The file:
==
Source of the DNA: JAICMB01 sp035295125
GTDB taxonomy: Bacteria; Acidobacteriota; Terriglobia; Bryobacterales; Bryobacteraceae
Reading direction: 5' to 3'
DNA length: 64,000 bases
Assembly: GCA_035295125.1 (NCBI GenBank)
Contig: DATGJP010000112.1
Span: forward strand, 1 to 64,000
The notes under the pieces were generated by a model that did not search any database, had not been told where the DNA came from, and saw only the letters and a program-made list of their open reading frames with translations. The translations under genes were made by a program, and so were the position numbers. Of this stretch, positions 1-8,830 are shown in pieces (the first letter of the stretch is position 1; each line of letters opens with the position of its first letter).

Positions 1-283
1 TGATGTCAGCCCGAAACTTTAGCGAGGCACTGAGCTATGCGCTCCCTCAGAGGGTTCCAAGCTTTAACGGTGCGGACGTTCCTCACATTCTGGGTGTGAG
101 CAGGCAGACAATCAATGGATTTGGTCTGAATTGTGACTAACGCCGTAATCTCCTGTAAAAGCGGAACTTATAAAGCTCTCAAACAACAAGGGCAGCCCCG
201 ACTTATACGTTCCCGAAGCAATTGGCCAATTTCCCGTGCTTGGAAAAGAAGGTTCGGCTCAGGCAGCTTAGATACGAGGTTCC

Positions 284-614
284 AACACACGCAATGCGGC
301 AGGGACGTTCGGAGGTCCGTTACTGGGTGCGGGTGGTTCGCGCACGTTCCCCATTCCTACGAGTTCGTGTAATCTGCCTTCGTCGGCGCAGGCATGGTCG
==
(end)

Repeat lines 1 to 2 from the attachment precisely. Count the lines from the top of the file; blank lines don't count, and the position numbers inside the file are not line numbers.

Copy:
Source of the DNA: JAICMB01 sp035295125
GTDB taxonomy: Bacteria; Acidobacteriota; Terriglobia; Bryobacterales; Bryobacteraceae